It was a warm day in May on my second trip to Haiti. I took a morning walk, with the older boys (ages 8 to 11). Holding my hand and swinging it with each step the youngest looked up at me, “You should stay in the sun all day so you can be the same color as me.” We all laughed, knowing that his dark pigment wasn’t obtained through mere sunlight. But I told him it was a fantastic idea and I would readily do so if it would really make me the same color as him.
In his little corner of the world I am the minority. I look so different from him, but he is my friend. We laugh and talk and throw rocks up at towering mango trees and suddenly the color of our skin becomes insignificant. In his childlike innocence he doesn’t know that outside of Haiti we are viewed as very different. There is a chasm that stands between my ethnicity and his. There is devastating hurt and hatred and injustice.
The event of May 25 hit the news like fire. Another black man killed by a white police officer. He was out of line. His act was evil. But was one murder (of an estimated 46 per day in the US) really the cause of so much outrage and violence. No, I don’t think so. Not really. It was the tip of the iceberg of a million other offences over the last 400 years. America has always boasted of freedom and equality, but for some that is far from the reality of life here.
Ken Ham speaks into the ongoing “black and white” tension. He says; “African Americans were once subject to great injustices in the land of the free. From Jim Crow laws to scientific experimentation, African Americans suffered and struggled, the Church was largely silent and indifferent to their plight. The reaction of Africans to the outright racism and silence was predictable. As the Bible says ‘A brother offended is harder to be won than a strong city…’ Proverbs 18:19.” And we are still, all these years later, failing in many ways to win back the trust of our brothers.
We know the reality of ethnic tension in America and around the world. Every genocide was born of it. What is the solution? I’ve asked myself this many times over the past few weeks. Being engaged to a man who doesn’t share my ethnicity and living a majority of my time as a minority in Haiti the tension is more deeply felt. What is the solution? Should I be blind to our biological differences such as skin tone and hair texture? Should we choose to love blindly? No! Absolutely not! As Christians we see the differences, just as that little Haitian boy saw my pale hand in his dark one. We see, but we also see past those differences until they become no hindrance to unity.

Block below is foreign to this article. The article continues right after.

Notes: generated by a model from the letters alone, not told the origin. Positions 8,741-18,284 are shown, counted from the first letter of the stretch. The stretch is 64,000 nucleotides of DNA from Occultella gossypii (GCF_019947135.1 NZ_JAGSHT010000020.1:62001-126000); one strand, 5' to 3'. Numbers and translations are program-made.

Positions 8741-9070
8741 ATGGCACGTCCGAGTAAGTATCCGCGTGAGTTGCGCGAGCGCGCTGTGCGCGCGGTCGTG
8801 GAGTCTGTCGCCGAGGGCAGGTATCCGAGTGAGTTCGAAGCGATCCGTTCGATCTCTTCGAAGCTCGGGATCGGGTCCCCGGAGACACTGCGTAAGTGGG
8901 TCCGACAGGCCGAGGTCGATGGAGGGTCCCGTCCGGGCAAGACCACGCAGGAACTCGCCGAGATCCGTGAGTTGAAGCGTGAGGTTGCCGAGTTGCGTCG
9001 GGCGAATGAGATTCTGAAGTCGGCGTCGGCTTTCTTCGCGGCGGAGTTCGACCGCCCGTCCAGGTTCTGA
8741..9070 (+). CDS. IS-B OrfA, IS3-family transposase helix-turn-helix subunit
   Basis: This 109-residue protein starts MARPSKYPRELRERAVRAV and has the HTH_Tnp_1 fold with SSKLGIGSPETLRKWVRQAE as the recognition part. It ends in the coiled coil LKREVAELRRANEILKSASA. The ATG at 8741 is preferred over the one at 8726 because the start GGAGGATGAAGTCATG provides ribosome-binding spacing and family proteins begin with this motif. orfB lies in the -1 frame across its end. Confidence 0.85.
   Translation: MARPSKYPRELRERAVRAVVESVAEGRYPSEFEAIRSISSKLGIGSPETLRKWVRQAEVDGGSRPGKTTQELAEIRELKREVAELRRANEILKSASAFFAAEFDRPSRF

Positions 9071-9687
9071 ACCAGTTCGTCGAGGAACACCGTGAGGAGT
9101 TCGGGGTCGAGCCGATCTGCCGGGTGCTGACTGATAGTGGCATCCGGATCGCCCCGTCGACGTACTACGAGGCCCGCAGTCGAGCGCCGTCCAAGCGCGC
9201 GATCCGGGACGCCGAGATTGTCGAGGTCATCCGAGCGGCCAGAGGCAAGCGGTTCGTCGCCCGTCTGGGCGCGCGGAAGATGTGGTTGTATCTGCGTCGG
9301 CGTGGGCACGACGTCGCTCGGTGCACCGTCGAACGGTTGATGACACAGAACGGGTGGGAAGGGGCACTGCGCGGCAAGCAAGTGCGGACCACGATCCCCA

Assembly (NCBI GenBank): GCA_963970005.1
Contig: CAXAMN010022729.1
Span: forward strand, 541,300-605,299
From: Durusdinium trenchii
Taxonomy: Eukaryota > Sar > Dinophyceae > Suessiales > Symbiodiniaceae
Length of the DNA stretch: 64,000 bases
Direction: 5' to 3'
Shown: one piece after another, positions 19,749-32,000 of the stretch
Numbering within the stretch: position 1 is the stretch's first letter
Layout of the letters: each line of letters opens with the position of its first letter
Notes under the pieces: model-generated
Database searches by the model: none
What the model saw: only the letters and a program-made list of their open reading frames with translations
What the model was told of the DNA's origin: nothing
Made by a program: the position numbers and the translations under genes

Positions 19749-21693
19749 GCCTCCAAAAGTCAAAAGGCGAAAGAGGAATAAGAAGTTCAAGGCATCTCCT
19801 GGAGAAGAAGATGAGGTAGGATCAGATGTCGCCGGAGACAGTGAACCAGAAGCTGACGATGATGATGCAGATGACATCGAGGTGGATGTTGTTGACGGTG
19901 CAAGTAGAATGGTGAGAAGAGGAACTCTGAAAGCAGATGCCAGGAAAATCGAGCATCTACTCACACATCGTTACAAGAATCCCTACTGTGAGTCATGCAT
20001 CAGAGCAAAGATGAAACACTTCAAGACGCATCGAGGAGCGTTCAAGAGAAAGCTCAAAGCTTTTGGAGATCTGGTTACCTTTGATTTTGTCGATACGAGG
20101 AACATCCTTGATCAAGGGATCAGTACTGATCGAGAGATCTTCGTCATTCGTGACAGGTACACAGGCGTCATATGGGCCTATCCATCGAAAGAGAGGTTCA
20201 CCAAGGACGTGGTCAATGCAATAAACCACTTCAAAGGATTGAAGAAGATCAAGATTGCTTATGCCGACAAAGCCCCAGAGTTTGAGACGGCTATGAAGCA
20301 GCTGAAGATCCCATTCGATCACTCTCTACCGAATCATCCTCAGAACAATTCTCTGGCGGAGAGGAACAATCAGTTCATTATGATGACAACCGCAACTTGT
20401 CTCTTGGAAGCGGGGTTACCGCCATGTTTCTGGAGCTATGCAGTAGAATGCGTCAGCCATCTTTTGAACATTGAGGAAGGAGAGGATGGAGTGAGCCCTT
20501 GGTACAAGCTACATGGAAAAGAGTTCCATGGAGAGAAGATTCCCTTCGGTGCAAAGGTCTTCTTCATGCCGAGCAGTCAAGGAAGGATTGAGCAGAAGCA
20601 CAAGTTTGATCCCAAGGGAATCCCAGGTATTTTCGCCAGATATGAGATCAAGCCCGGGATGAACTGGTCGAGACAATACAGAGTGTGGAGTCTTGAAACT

I will say that again. When we see all of our differences in light of our Creator who loves diversity, they become no hindrance to unity. Whatever the divisions, true men and women of God don’t hate back, they don’t curse back, they don’t abuse back. They love, they do good, they bless, they pray. I was asked my view on the killing of last month. It has been hard to put to words. I will say this. I do not condone the violence coming from the streets, but I do weep with the black community. And I long for the day that the hurts between us will finally be reconciled.
The list could go on and on of the men and women and children from different ethnicities that have made a mark on my life. They have shaped me not in spite of our differences but because of them. In the incredible design of our Father we are only able to experience the full beauty of His design when we experience diversity.
There is beauty and power of praise that comes from unity in diversity that is greater than that which comes from unity alone… More depth and beauty is felt from a choir that sings in parts than a choir that sings only in unison. Unity in diversity is more beautiful and more powerful than unity in uniformity. This carries over to the untold differences that exist between the peoples of the world. When their diversity unites in worship to God, the beauty of their praise will echo the depth and greatness of God’s beauty far more than if the redeemed were from only a few different people groups.John Piper
The past few years I have come across many wonderful resources on ethnicity and racism and crossing cultures. Here is a list of my recommendations.